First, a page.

It seems to be birthday party season in our neighbourhood – cue the balloons, glossy paper, and curly ribbons. While these items are standard at most celebrations, they are not the only options. In fact, when other people see your fashionable and conscientious gifts, they may think twice about buying more shiny paper.
Of course, choosing a gift comes first. Whenever possible, it’s nice to opt for something more sustainable. It depends on the recipient. Adults may appreciate handmade items, plants, and so on. Many smaller businesses offer beautiful alternatives – jewellery made from recycled metal, clothes made from recycled sweaters and saris, vases created out of recycled glass, and much more. With children, there are wooden puzzles, fabric stuffies and dolls, recycled plastic trucks, books, and art supplies. It’s not necessary to get the latest molded-plastic toys.
The next step is the key. Somehow, you want to cover up the gift and make it a surprise. Gorgeous paper abounds and certainly makes for a lovely presentation. But it is going to get ripped off and cast aside. In some areas, gift wrap is also considered non-recyclable, so the wrapping will not go on to a second use.
What are your options? Well, you can remove paper wrapping carefully and reuse it. That is also true for gift bags, which can easily be folded for storage. Staying relatively rip-free may be a challenge for younger children and may even limit the fun of opening gifts. But it is an easy starting point. You can take this a little further and collect old wrapping paper to be shredded. The resulting strips make a wonderful and colourful packing to replace plastic bubble wrap and padded envelopes.
Another possibility is using recycled or handmade paper. Some boutiques, art stores, and stationery suppliers display these larger flat sheets on a rack. There are papers with embedded flowers, using mulberry, kenaf, hemp, jute, and other wood-pulp alternatives. Again, these papers can be opened carefully and used to wrap other gifts, provide a privacy screen in windows, as a drawer liner, or in art projects.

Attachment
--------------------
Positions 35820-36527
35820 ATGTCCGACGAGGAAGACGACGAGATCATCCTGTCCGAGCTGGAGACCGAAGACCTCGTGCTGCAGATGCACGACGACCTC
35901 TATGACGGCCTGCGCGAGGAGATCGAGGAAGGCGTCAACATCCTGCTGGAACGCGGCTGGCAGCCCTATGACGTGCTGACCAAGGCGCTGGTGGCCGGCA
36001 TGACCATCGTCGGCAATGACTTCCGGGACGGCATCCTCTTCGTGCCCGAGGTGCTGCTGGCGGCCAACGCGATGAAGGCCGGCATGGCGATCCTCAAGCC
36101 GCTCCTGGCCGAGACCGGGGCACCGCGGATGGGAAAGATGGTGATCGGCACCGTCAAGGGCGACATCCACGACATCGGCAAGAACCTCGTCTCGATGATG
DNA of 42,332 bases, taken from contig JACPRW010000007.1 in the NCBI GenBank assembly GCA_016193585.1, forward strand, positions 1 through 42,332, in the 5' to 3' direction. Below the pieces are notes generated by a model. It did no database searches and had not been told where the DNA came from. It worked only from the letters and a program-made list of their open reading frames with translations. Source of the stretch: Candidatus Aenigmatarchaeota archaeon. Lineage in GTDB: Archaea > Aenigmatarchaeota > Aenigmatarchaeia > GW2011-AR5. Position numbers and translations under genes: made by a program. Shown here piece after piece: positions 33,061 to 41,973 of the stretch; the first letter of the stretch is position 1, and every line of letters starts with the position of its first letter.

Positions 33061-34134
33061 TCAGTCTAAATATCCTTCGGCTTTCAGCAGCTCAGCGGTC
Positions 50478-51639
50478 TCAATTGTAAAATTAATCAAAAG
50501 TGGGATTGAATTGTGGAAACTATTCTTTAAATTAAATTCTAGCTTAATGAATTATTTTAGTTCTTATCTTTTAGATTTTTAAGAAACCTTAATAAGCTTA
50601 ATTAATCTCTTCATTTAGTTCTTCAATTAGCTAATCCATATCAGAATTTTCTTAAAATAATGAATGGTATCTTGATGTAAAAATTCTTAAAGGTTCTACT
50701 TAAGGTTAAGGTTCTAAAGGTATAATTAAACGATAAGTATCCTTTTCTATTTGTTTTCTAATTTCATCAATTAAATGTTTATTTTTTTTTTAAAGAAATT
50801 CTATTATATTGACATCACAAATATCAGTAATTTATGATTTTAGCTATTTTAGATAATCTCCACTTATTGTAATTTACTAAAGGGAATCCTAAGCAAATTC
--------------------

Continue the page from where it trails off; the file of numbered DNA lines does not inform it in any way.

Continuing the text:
Then there’s reusable fabric wrapping. If you are handy with a sewing machine, it is a matter of hemming or creating a cloth bag with drawstring closure. There is a Japanese tradition called furoshiki that uses beautiful fabric cloth squares to wrap various ways. In the Vancouver area, Green Wrap offers a wide variety of fabric gift wrap and bags, along with other reusable items.
Maybe your gift is not small enough to cover in fabric – or it is an unusual shape. Try creative solutions like newsprint (especially the colour comics), large paper bags, outdated maps, or children’s artwork. Items can be placed in a woven basket, ceramic plant pot, tool box, or large pasta bowl – it can be part of the gift’s theme.
If you must use ribbon, choose cloth or natural fibres that can be used again. True raffia comes primarily from Madagascar, where many species of raffia palm are native. Plastic raffia, curling ribbon, pre-made bows, tinselly curls, and other single-use decorations are admired only briefly and then thrown out.
Sustainably wrapped gifts will make the recipient and giver feel good. And who knows, you might spark a trend among family, friends, colleagues, and acquaintances that makes a real difference.
Photo credit: Cat Collier